Almost two thirds of the population of these six countries live in poverty.
There is an urgent need for sustainable economic development that carefully considers risks for forests and values their essential contributions for current and future generations.
“If world leaders are serious about their commitments to stop forest loss, they must step up financial support for the Congo Basin,” said Lawrence Nsoyuni, CEO of Geospatial Technology Group.
“Financial pledges made in Glasgow are commendable but will still only meet a fraction of the investments needed to protect these invaluable forests in a way that also supports sustainable development for the people.
We are looking at a magnitude of USD 100 billion every year just for the Congo Basin as the home of the second largest forest in the world.”
The regional assessment takes stock of efforts to protect forests in the Congo Basin and is the first-ever regional focus of the global Forest Declaration Assessment, a comprehensive, civil society-led effort to assess collective progress toward global forest goals.
The regional assessment was coordinated by Climate Focus, with contributions from nine regional civil society partners.
Smallholder subsistence activities are the biggest deforestation factor today, but industrial activities pose the greatest threat by opening up intact forests.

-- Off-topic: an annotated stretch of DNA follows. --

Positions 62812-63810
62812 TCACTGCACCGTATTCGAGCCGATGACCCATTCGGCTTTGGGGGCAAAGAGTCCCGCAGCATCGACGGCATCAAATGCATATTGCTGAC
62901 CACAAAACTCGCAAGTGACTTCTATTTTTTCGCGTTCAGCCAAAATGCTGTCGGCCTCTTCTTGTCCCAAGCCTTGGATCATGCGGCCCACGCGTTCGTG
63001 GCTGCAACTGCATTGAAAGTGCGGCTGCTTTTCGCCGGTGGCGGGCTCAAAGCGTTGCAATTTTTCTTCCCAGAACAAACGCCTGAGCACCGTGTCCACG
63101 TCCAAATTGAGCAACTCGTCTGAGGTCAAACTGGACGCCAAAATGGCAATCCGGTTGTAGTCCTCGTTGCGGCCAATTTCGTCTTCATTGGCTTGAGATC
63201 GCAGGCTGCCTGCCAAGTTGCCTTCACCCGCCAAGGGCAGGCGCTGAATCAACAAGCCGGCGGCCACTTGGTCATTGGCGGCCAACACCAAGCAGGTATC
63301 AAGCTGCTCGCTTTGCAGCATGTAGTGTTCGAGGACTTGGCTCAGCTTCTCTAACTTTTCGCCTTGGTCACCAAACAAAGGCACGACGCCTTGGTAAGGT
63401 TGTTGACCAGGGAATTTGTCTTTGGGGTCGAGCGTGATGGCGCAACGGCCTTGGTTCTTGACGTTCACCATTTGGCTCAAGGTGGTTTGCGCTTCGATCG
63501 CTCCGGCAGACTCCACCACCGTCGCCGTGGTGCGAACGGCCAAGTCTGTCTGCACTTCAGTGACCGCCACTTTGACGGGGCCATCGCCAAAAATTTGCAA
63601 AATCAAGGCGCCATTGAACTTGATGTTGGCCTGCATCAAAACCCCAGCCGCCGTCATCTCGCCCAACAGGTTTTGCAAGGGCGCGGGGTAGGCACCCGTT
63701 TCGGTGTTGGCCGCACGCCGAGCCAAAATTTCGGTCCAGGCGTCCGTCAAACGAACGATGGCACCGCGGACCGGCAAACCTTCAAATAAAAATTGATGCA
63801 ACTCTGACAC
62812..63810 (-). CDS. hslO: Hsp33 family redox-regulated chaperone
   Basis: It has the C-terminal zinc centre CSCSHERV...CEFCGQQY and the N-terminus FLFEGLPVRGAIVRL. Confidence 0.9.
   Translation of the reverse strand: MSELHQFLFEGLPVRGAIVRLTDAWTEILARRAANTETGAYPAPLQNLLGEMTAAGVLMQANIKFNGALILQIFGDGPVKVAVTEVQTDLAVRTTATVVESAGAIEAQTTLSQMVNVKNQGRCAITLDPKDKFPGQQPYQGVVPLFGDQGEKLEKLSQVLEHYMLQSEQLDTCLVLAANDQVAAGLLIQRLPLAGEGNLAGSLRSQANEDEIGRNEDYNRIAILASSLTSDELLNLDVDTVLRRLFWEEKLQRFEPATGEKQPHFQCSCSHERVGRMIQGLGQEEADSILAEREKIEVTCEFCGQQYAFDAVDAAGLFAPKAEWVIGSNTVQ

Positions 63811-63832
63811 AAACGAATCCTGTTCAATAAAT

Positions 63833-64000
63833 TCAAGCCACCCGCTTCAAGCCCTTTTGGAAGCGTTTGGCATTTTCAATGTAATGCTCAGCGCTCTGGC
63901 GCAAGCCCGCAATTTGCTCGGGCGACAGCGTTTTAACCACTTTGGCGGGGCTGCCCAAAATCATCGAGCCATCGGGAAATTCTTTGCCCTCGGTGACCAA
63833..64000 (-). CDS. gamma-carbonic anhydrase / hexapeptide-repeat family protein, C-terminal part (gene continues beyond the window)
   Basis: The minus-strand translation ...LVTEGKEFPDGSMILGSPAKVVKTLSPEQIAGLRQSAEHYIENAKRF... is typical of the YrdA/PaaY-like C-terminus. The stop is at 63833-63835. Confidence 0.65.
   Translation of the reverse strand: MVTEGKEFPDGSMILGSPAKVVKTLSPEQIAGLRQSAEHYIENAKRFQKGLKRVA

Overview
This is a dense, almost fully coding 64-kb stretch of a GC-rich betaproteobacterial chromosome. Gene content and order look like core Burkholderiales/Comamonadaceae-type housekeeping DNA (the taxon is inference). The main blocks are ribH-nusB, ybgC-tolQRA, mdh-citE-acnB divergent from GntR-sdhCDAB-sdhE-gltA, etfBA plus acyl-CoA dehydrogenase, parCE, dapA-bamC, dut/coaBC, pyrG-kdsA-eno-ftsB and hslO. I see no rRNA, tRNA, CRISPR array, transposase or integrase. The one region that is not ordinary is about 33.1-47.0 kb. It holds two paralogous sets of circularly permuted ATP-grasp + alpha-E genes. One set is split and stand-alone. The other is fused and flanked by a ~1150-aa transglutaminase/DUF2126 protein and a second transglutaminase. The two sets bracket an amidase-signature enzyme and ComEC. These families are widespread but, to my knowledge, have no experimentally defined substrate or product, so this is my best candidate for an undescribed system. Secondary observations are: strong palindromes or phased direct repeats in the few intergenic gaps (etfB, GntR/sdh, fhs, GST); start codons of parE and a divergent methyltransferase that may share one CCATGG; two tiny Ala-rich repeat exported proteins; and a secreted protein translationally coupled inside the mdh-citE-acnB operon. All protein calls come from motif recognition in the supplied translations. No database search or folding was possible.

The integrity of forests has declined in all six Congo Basin countries, with the greatest reductions seen in Cameroon, the DRC, and Equatorial Guinea.
Lack of tenure security for forest communities in the Congo Basin and overlapping land use regimes are the main underlying factors of forest disturbance.
Between 2015 and 2020, 11 percent of regional deforestation which is approximately 650,000 hectares, occurred in forests that were first fragmented before undergoing permanent conversion.
Subsistence agriculture by smallholders in rural areas is the main driver of deforestation and degradation in the Congo Basin—accompanied by the construction of roads and settlements, which accelerate land clearing.
Industrial activities, such as mining, logging and commercial agriculture pose the greatest threat to remote, intact forests with important carbon sequestration potentials.